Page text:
LureCraft is the Ultimate Fisherman’s Shop
It all started for Shawn and Kim Straley when their son, Mitch got involved in fishing bass tournaments. At twelve years old, Mitch won a bass tournament and being the supportive parents, Shawn and Kim saw that they were going to need money to fund their son’s passion for fishing. So, Shawn used the money he had saved up for a Harley-Davison motorcycle and bought a boat so they could go out fishing. Some of the money also went in to buying materials and molds to building lures. As fate would have it, Shawn ran into Mark Zona who asked him to build some soft stick baits with lots more salt in 10 different colors for him to fish with. The bait that Zona wanted is the 6-inch Jerk which is still being built today this started the demand for lures poured by Shawn.
At first, Shawn began pouring the lures at his desk in the living room then moved to the garage followed by a pole barn and finally the building they are in now. In the first five years the company grew by leaps and bounds. Now LureCraft (www.lurecraft.com or phone (800) 925-9088) has eight full time employees. “Although, we are a growing company, customer service is very important to us; no matter what size the account is,” said Shawn. Most of the orders are taken by phone, but the internet sales are increasing.
Today LureCraft is divided into two companies. Poor Boy’s Lures sells finished baits to
retailers like Bass Pro Shop, Cabelas, and mom and
pop stores. “We can supply any store
with no minimal order as long as they have a retail license, a store, or a
website,” said Shawn. Anglers can also
purchase finished baits online. Poor
Boy’s Lures have a huge following in the upper
The other company is LureCraft. LureCraft had been in business for over 40 years before Shawn and Kim bought it. LureCraft manufactures plastic lures, custom molds, custom lures if the order is large enough, fly tying materials, and components for building lures or flies. In fact, LureCraft sells everything an individual or a major lure manufacture would need from pints to drums of plastic to make lures with.
Shawn and Kim are not just in the fishing business to make money. They see it as a way to help expose other anglers to fishing. Poor Boy’s Bait is donating 20 cents of every bottle of Poor Boy’s Lure Dye to the Future Fisherman Foundation. The Future Fisherman Foundation works to introduce youth to fishing with funds from companies like Poor Boy’s Baits.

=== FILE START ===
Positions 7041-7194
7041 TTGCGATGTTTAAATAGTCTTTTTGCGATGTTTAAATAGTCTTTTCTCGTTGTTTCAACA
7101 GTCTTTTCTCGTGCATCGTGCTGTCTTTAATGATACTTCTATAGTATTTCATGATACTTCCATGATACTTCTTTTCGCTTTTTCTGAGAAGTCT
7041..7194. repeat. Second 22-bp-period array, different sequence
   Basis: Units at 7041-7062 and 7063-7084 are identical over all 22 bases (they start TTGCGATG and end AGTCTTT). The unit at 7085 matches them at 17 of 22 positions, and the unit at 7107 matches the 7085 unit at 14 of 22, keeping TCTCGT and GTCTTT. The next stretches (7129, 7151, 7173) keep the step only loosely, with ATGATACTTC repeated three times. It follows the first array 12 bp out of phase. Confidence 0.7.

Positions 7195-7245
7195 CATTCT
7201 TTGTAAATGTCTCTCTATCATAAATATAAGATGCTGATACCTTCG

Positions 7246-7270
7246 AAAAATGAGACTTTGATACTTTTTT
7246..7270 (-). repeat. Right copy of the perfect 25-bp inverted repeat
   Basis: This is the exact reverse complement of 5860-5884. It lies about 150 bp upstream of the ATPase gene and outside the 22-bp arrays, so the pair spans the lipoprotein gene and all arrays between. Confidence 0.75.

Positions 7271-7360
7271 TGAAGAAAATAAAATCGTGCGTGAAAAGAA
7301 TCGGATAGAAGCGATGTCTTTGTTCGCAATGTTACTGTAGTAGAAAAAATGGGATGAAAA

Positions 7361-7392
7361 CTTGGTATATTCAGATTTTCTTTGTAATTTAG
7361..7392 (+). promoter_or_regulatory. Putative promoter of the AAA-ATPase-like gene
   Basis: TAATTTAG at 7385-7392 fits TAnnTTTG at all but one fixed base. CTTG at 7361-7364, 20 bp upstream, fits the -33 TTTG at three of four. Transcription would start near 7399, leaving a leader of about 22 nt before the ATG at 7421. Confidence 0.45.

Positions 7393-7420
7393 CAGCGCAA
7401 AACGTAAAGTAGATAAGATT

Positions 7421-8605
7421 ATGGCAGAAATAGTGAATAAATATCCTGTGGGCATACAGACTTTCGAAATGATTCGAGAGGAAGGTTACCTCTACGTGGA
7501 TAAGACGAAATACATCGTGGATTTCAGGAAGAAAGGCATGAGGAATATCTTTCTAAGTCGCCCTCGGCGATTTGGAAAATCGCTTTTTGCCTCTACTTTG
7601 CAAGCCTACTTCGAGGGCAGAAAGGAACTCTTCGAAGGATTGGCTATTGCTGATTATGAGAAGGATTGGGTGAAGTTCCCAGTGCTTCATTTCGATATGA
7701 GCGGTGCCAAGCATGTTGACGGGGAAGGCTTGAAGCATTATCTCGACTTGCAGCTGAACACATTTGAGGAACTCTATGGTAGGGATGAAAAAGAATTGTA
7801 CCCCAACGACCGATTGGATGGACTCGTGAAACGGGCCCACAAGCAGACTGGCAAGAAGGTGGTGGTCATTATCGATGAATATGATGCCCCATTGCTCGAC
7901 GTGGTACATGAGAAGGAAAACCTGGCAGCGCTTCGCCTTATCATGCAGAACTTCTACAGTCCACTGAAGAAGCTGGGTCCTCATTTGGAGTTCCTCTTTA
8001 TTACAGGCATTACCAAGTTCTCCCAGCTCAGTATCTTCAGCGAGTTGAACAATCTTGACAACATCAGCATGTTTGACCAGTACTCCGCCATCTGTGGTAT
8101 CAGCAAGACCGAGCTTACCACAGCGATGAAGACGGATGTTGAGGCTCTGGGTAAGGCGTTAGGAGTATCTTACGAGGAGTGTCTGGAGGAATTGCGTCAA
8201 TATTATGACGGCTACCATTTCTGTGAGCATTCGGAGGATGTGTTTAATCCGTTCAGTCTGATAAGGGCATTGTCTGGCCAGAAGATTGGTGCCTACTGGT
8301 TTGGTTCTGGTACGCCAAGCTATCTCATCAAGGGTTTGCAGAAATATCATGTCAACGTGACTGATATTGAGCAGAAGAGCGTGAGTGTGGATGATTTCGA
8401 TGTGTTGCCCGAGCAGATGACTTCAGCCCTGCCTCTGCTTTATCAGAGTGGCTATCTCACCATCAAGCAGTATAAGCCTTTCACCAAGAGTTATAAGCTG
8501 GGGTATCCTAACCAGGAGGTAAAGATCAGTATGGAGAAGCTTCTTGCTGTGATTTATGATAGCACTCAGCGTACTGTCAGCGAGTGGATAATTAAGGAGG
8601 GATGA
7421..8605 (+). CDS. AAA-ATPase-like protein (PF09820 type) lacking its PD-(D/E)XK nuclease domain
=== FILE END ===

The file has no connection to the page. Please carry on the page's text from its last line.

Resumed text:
Poor Boy’s Lure Dye is non-scented and odor disappears when dry. Use it to dye worm tails, craw claws, hoola skirts or even whole baits to get just the right color. The dye comes in six hot fish-catching colors: watermelon, green pumpkin, black, red, orange and chartreuse. Buyers have the satisfaction of knowing that part of the purchase price from the sale of every bottle will help ensure the future of fishing.
its inception in 1986, the Future Fisherman Foundation has provided fishing
education programs for more than 1 million children nationwide,” said F3
executive director Keith Sutton. “This wouldn’t be possible, however, without
the generous support of companies like Poor Boy’s Baits and the customers who
buy their products. We’re proud to
include them among our partners.” Established
in 1986, the Future Fisherman Foundation unites the sport fishing industry and
a nationwide network of state outdoor educators, national conservation groups
and youth organizations dedicated to introducing
LureCraft like a number of other lure manufactures has grown into a major supplier of fishing goods for the angler or manufacture company; however, they still believe in customer service no matter how big or small an order is and that’s what makes them the ultimate fisherman’s shop.
Written by Brad Wiegmann. Brad is a professional fishing guide on